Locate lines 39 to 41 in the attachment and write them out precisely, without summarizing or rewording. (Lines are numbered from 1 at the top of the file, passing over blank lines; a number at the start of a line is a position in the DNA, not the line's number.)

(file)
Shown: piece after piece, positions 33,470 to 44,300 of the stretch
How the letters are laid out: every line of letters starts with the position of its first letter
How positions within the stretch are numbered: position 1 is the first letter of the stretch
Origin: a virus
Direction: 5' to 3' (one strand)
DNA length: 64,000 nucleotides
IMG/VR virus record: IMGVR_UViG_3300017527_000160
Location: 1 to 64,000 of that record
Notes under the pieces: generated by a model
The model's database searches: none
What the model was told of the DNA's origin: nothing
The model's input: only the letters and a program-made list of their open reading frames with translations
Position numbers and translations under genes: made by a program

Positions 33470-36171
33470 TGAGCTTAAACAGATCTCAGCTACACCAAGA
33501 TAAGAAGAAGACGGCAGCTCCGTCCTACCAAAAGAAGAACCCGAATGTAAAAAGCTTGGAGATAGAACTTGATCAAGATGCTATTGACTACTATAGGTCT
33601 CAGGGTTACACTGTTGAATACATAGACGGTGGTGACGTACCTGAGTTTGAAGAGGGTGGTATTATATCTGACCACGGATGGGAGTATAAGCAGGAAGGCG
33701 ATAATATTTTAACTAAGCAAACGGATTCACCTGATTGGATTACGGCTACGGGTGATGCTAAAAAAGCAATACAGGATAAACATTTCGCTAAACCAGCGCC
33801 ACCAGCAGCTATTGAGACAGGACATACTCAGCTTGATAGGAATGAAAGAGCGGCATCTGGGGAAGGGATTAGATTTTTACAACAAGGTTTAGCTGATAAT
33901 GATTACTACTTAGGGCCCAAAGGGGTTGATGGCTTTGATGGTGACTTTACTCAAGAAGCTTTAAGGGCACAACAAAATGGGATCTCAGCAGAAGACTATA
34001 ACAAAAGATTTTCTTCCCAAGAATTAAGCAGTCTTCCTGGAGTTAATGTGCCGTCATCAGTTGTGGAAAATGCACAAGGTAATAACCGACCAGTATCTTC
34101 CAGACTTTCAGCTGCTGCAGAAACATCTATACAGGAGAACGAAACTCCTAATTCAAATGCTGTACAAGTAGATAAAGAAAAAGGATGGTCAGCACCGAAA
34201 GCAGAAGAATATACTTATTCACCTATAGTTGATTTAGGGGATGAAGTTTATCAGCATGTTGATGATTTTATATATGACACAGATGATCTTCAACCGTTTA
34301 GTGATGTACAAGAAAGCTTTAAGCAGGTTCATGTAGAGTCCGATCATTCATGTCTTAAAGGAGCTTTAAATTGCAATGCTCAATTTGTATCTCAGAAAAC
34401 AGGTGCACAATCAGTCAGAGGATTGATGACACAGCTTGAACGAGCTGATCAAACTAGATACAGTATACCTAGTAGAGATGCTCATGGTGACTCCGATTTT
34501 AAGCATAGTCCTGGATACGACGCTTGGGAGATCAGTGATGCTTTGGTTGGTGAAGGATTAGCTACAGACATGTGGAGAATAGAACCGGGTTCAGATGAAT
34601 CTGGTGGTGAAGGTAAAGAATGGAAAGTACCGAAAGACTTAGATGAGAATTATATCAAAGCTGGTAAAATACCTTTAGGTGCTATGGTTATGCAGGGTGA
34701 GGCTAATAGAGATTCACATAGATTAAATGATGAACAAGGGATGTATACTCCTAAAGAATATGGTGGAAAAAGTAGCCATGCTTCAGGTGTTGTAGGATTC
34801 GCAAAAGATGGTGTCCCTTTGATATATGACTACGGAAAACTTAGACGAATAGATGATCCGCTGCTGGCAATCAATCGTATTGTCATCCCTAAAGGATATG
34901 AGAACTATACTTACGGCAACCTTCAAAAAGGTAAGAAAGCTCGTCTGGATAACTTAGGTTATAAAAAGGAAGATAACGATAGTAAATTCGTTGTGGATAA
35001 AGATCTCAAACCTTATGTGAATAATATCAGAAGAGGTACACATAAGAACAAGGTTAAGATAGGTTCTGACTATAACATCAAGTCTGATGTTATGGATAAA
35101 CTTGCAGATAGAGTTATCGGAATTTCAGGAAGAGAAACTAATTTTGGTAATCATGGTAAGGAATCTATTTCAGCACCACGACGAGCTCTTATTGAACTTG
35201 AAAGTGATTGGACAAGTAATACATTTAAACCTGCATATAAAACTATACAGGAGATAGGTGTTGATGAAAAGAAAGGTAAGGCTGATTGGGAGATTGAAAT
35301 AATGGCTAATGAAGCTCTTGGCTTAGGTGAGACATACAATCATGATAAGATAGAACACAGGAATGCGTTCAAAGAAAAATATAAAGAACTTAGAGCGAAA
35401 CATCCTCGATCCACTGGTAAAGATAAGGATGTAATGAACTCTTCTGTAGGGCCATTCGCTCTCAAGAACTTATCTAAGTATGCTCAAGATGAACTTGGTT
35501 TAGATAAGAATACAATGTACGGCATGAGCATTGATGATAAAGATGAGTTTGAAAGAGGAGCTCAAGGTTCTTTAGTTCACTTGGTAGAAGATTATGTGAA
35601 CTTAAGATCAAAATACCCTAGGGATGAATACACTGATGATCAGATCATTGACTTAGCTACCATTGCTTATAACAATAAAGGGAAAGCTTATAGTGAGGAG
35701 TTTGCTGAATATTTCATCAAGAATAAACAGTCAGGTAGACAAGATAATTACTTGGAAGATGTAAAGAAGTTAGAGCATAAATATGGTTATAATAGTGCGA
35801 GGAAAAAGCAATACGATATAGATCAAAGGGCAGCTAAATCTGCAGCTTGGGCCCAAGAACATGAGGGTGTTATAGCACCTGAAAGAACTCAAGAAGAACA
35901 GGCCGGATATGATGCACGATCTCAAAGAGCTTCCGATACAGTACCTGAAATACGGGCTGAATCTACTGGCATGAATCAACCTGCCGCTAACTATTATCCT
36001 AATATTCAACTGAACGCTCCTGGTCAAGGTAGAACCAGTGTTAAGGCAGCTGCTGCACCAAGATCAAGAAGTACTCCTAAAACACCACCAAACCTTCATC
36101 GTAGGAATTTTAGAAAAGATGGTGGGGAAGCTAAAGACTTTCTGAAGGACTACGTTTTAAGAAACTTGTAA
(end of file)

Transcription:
35801 GGAAAAAGCAATACGATATAGATCAAAGGGCAGCTAAATCTGCAGCTTGGGCCCAAGAACATGAGGGTGTTATAGCACCTGAAAGAACTCAAGAAGAACA
35901 GGCCGGATATGATGCACGATCTCAAAGAGCTTCCGATACAGTACCTGAAATACGGGCTGAATCTACTGGCATGAATCAACCTGCCGCTAACTATTATCCT
36001 AATATTCAACTGAACGCTCCTGGTCAAGGTAGAACCAGTGTTAAGGCAGCTGCTGCACCAAGATCAAGAAGTACTCCTAAAACACCACCAAACCTTCATC